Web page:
January 11, 2008

Off-Season College Volleyball Training Suggestion

With the Spring Semester beginning in college, it also begins the off-season or Non-Traditional Season (fancy NCAA term for those sports that are not in their NCAA Championship segment). More and more the off-season is not 'off' - this is a trend that I disagree with completely. College volleyball players and coaches need OFF time during the Spring Semester.

College Volleyball is fortunate in a sense that the competitive season is in the Fall Semester, which allows us to have the Christmas and New Year's Holiday off. The Basketballs span both semesters and if successful in their season, they will actually be training during each school holiday. A sport such as Softball is a spring sport, but they really use the Fall Semester as their pre-season training and are very intense in an effort to jump start their season; it can't really be called the off-season.

Traditionally, Basketball and Football have been manic about using each possible moment to train their teams in some capacity and thus, the NCAA has developed specific rules with regards to training hours during the Traditional and Non-Traditional seasons. College Football has some of the most stringent rules and because of this, their players actually have some 'down-time' during the Spring Semester and Summer. Basketball, on the other hand, has no down time - unfortunately for their Student-Athletes, they are expected to play volunteer "pick-up games" everyday that they are in their off-season ("volunteer" workouts do not count in the rules), in addition to lifting, conditioning and coach led group training. That begins the 1st day of school, re-starts the first day after the end of the season and continues through the summer. One of the greatest hypocrisies of the NCAA is the lamentation over the dismal graduation rates of men's (and now women's) basketball, while they allow the sport to dominate the player's collegiate existence.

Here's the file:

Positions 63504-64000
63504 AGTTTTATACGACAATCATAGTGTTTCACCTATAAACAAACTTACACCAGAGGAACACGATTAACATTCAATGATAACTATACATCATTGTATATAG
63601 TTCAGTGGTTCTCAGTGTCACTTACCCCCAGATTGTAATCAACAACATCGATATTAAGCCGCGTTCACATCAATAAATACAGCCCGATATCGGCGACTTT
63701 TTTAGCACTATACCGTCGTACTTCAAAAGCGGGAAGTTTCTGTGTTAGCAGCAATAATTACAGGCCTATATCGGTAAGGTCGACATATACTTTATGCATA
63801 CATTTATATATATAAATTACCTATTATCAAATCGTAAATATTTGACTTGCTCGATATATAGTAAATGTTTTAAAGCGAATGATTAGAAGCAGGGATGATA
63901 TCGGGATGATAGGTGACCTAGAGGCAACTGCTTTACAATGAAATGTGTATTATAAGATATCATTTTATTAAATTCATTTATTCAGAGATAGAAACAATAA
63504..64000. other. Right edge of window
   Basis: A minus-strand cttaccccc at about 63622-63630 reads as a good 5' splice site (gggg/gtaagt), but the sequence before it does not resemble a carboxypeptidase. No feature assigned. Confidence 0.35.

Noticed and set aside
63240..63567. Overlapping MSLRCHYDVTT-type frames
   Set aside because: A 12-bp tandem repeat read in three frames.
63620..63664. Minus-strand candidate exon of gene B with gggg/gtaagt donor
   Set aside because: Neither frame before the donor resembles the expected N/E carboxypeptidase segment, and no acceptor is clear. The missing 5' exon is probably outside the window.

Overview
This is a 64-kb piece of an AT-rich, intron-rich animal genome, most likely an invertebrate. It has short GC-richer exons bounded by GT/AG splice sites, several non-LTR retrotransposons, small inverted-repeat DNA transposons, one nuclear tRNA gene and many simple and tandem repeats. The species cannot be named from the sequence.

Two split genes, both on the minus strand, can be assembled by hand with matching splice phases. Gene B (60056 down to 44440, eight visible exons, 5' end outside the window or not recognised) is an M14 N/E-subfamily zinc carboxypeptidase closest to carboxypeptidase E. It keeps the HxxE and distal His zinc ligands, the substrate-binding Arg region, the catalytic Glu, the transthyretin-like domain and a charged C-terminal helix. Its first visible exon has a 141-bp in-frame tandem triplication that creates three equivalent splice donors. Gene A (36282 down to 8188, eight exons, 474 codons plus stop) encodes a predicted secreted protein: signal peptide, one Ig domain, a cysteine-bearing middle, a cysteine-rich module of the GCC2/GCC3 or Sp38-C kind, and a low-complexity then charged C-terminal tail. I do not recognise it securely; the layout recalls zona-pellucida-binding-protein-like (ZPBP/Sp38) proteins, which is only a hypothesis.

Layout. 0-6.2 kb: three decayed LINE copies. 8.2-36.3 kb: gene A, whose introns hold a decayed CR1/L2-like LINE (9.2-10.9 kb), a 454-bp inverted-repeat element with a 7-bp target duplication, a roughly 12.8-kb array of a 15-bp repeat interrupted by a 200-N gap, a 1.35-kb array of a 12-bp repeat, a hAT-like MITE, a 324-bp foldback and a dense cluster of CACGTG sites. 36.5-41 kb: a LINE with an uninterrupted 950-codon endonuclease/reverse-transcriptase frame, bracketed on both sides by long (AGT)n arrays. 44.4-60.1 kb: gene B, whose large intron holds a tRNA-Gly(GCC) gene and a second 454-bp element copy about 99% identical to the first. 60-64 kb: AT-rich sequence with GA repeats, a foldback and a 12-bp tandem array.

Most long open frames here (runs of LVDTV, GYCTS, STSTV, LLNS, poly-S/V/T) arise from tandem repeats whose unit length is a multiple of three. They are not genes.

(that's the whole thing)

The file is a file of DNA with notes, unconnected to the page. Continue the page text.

Specifically the NCAA says that during the Traditional Season, a sport is allowed 20 hours of Countable Activity (not including travel and a pre-determined hour amount is used for all contests), with a minimum of one Off-Day per week. During the Non-Traditional Season, the NCAA states that a sport may engage in 8 hours of Countable Activity per week, with no more than 2 hours per week being spent on small group training (up to 4 SA's per group). Each of the above hourly limits are applicable to individual players of the team. In addition, some sports allow for an approximate 6 week Spring Season that is similar to the Traditional Season - 20 hour practice week and competitions.

A disturbing trend that I am seeing in Volleyball and other Olympic Sports is the gravitation towards the Basketball model of managing the Non-Traditional season. It is common to see Fall Sports back in the weight room, on the courts doing abilities, into groups of four for volleyball training, being told to go play pick-up games at a certain hour beginning the first week of the new semester. I disagree with this philosophy because it allows for no true off-time in college for the player or the coach.